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Photograph by Carlie Statsky
Shady Character: Owner Ted Burke's name is synonymous with Shadowbrook, the romantic destination restaurant perched above Soquel Creek.

Full Plate

Christina Waters interviews Capitola restauranteur Ted Burke on the occasion of Shadowbrook's 60th anniversary.

By Christina Waters

Everybody's got a how-I-got-into-this-business story. Some are better than others. The summer before starting graduate school in international business, a young man gets a job at the Shadowbrook working as a waiter. Instead of going on to grad school, the waiter never leaves the restaurant, and today he owns it. His name, of course, is Ted Burke, and you have to figure that his ground-up view of the enterprise is a factor in the phenomenal success of the Shadowbrook, currently celebrating its 60th year in business.

"We're constantly working on improvements," Burke tells me over coffee and pastries at a corner table overlooking the idyllic Soquel Creek. His smile is warm, his blue eyes miss nothing. "Since we're largely a special occasion place, that means that everything has to be perfect," he says. "Satisfying that kind of expectation is a challenge."

Consistency is Burke's central goal, and consistency is what Burke, his partner Bob Munsey (who is principally concerned with sister property The Crow's Nest), his managers and his staff of over 100 employees have achieved. The food has never been better, and the nostalgic charm of these vintage rooms continues to cast a spell. Even after more than 30 years, Burke is still in the middle of it.

"My office is right by the front door, so I'm always aware of customer interactions, even though I might not actually greet them at the door." On a tour through the labyrinthian establishment, Burke shows me the paper-filled cockpit that he calls his office. Surely this is a joke. At 6-foot-3, Burke can barely fit into the space he shares with a computer, stacks of files and photos of his four children.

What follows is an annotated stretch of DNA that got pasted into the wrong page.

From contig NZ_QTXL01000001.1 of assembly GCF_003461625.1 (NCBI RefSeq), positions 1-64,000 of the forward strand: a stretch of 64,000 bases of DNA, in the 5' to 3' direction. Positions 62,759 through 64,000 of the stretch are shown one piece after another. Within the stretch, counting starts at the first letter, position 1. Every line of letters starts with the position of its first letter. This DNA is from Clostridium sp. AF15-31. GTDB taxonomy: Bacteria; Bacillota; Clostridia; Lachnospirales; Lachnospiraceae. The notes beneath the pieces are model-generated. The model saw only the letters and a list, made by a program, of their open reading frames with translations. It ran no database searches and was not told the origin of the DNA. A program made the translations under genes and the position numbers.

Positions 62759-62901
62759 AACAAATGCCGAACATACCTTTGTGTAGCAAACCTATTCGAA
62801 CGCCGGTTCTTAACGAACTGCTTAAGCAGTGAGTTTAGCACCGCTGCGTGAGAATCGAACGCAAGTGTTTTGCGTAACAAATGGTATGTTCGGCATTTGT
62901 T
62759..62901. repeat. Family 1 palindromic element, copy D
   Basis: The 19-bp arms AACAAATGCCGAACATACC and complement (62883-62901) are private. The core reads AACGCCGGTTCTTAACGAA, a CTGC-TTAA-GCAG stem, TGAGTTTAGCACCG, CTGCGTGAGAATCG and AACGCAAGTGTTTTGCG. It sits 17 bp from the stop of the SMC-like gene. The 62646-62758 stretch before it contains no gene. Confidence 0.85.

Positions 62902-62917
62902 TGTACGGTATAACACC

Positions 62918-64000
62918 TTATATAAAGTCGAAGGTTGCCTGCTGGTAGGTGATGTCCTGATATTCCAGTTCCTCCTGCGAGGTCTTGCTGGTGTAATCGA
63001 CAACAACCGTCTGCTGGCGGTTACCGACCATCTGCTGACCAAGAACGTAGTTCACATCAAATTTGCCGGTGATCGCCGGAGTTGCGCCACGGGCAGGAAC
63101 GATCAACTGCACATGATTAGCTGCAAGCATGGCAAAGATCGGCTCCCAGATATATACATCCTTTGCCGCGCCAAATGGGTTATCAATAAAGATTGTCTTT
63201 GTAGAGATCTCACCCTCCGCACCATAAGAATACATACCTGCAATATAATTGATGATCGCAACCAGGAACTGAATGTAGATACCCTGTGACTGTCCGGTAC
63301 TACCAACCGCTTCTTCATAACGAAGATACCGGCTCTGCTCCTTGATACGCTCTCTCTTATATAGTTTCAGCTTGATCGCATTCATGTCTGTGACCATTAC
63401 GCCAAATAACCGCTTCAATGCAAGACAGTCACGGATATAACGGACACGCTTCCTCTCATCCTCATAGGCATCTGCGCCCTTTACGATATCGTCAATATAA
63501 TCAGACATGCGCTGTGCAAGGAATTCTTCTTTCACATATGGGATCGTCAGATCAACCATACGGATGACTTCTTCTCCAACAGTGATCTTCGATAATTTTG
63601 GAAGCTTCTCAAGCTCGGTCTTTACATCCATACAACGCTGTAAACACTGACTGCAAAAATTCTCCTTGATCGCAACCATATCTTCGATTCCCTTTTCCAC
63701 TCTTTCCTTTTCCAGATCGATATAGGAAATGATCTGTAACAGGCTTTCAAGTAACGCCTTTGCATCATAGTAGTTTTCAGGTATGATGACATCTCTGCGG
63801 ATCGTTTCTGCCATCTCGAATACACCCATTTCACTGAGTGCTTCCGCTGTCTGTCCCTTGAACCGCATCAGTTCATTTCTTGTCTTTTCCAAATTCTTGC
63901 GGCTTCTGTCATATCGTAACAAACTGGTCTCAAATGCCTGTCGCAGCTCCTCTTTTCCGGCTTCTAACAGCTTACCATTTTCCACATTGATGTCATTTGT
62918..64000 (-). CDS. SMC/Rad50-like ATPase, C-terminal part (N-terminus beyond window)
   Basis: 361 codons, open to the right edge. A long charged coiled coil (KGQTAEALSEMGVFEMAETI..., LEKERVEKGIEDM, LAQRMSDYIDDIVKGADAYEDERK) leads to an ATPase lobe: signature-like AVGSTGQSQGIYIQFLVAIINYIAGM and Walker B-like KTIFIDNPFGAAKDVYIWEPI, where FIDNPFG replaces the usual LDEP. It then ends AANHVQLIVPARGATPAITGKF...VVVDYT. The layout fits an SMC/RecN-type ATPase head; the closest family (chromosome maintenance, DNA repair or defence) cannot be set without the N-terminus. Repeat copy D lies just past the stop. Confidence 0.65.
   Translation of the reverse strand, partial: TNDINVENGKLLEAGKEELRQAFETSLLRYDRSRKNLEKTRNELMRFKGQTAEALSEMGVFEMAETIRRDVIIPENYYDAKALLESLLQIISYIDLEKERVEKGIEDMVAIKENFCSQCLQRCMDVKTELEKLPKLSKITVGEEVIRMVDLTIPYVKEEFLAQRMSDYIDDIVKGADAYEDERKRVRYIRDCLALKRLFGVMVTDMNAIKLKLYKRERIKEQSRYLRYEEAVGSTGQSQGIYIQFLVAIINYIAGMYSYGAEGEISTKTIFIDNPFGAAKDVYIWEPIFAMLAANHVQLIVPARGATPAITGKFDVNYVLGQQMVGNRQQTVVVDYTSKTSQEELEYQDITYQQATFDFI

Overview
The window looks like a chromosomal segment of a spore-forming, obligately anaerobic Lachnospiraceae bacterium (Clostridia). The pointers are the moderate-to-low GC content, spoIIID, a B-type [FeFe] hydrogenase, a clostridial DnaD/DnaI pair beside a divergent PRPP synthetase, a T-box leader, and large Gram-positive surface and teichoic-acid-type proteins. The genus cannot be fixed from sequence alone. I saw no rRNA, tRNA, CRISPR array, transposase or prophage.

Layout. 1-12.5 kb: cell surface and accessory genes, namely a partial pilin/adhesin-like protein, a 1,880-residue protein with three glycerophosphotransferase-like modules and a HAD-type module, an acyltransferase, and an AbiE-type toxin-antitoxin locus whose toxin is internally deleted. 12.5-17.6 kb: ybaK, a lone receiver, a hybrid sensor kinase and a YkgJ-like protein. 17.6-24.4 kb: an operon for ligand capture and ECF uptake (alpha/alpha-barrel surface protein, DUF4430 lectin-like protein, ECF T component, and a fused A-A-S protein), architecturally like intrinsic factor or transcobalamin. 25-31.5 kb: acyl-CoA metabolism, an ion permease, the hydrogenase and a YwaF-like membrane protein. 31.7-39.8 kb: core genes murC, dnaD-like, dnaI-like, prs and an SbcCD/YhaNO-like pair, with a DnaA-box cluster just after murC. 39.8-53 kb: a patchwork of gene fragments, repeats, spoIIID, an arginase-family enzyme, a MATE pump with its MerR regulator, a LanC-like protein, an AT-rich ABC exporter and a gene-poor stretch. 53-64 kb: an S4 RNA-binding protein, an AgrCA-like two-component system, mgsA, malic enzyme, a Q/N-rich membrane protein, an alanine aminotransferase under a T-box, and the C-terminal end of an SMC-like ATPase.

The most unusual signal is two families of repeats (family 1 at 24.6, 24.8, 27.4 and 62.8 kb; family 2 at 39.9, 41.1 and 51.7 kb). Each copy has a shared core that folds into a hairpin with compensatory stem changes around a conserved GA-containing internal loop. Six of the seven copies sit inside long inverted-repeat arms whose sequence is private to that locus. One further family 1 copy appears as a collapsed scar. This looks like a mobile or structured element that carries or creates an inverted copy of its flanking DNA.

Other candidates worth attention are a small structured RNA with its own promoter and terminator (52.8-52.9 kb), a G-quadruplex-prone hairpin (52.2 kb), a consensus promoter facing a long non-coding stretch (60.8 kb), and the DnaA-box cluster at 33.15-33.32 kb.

His day starts with coffee and email. After checking phone messages he settles in with the bills. Then he checks out receipts from the night before and goes over the managers' reports. "It's an amazing nickel-and-dime business," he admits. "With 125 employees, time is a big issue. If we scheduled someone to come in even 15 minutes earlier than they were actually needed, by the end of a year—multiplied by dozens of employees—that can really add up."

On the other hand, it's impossible to foresee those sudden parties of 12 that just walk in the door. "You have to run it on the edge of the envelope," Burke says.

The main kitchen occupies the very heart of the warren of dining rooms, many added on over the life of the restaurant. Through the oldest room with its stone fireplace and lofty ceiling, Burke points out his favorite corner table, dubbed "the glove compartment." Walkways lead to small bus stations and service stations, connected with the kitchen and various dining nooks by an elaborate system of customized dumbwaiters. From the kitchen's landscape of stainless steel rise islands of chocolate mousse and rhubarb cobblers waiting for their toppings. Young men bundled in hats and gloves move packs of cold beef and whole salmon from beds of ice. The sound of chopping knives competes with Mexican pop music through the kinetic cooking area.

"I can walk through a room and tell when a light bulb's out," Burke brags as we meander up to the newest dining addition. Past the lavishly reinvented lounge filled with skylights and gleaming woodwork and up one more angular staircase is a corner dining room whose coved ceiling is made from remilled redwood wine barrels. Historic photos line the walls, and we pause to consider one of the original 1947 Shadowbrook menus. For $3.50 your fillet dinner could begin with mixed relishes, three-bean salad or fruit cocktail. Dessert might involve canned peaches with red wine or ice cream with crème de menthe. Another era.

Burke doesn't regret the path he chose. He enjoys having a lot on his plate and the flexibility to make quick decisions, which he says keeps him sharp. The most difficult part? "The things that suddenly might go wrong," he says. "There are plenty of professional litigants out there."

Like all savvy restaurateurs, Burke welcomes negative criticism as well as praise. "The compliments far outnumber and outbalance the negative comments," he says, "but you don't want to be unaware of what is going on." And he's not.

SHADOWBROOK RESTAURANT features a three-course Sunday dinner through April priced at $19.47, in honor of the founding year. 1750 Wharf Road, Capitola; 831.475.1511.

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